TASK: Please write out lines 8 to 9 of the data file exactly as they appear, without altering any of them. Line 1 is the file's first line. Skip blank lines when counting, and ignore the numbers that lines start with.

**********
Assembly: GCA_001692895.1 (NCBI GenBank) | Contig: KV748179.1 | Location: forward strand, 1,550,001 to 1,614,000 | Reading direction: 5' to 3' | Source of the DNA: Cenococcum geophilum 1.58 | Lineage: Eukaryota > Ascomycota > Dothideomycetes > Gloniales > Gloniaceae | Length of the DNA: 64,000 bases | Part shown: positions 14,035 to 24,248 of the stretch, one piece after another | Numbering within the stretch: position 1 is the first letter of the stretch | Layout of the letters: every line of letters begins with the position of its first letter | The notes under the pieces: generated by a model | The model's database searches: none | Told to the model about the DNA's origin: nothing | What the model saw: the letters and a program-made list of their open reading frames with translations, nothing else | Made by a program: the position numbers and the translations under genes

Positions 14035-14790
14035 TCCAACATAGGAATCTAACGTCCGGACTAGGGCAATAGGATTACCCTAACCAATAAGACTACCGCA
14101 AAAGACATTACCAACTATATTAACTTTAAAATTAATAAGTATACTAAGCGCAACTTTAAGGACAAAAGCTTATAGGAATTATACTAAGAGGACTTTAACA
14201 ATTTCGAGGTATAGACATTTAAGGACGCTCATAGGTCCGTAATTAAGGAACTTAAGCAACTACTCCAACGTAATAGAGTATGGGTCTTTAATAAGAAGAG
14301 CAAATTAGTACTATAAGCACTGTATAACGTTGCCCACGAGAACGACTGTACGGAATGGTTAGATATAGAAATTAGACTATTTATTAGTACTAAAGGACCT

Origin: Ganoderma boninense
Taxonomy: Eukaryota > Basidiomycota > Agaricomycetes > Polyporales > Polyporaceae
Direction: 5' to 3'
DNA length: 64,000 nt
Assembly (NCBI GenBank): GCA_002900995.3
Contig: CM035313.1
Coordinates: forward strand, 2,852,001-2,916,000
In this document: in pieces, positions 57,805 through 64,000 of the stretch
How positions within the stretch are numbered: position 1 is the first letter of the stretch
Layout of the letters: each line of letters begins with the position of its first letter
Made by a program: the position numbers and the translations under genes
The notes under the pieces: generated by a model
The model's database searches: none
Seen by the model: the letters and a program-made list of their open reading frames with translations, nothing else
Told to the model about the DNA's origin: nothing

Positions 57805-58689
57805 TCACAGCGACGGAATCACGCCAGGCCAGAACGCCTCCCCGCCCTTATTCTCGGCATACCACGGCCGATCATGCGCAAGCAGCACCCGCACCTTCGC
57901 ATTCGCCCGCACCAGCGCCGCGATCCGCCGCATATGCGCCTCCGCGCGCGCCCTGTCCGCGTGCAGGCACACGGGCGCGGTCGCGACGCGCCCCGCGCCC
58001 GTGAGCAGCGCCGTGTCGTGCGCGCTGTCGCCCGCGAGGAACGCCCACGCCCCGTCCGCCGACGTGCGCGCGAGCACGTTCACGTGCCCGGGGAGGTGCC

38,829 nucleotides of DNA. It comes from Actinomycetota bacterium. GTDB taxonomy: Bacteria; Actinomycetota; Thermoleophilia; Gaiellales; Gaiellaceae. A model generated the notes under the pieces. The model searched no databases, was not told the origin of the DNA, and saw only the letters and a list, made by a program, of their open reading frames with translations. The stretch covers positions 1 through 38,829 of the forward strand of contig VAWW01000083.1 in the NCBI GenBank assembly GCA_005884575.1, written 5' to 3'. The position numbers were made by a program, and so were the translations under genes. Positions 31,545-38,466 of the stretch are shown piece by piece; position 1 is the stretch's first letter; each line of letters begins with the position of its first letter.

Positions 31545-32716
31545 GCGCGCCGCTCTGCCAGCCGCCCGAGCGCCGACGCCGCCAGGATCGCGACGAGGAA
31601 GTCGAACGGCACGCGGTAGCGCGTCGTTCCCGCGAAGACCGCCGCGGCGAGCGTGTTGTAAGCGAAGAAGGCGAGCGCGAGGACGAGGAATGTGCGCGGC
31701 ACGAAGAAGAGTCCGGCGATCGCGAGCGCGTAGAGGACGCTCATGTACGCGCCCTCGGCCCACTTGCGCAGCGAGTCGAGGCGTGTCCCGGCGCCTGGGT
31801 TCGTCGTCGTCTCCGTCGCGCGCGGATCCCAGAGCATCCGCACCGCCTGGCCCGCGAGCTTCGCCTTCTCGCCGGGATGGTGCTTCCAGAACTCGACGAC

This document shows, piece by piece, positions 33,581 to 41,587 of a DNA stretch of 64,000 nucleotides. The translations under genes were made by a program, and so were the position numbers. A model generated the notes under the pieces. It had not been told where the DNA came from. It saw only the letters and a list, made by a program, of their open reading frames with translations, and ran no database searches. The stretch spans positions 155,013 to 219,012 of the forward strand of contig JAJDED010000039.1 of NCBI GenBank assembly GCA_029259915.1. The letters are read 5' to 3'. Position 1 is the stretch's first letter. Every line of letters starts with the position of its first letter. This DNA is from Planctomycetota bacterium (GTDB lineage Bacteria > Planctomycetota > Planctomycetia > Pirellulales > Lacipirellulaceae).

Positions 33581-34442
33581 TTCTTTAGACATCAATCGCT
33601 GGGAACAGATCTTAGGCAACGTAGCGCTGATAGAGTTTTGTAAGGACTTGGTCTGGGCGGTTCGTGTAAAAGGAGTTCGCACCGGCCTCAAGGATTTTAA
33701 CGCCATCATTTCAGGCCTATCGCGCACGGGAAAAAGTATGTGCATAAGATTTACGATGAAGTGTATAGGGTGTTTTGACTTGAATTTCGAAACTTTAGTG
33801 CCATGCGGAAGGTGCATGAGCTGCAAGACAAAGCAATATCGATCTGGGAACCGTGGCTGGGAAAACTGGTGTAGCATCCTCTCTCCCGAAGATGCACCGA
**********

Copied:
Taxonomy: Eukaryota > Basidiomycota > Agaricomycetes > Polyporales > Polyporaceae
Direction: 5' to 3'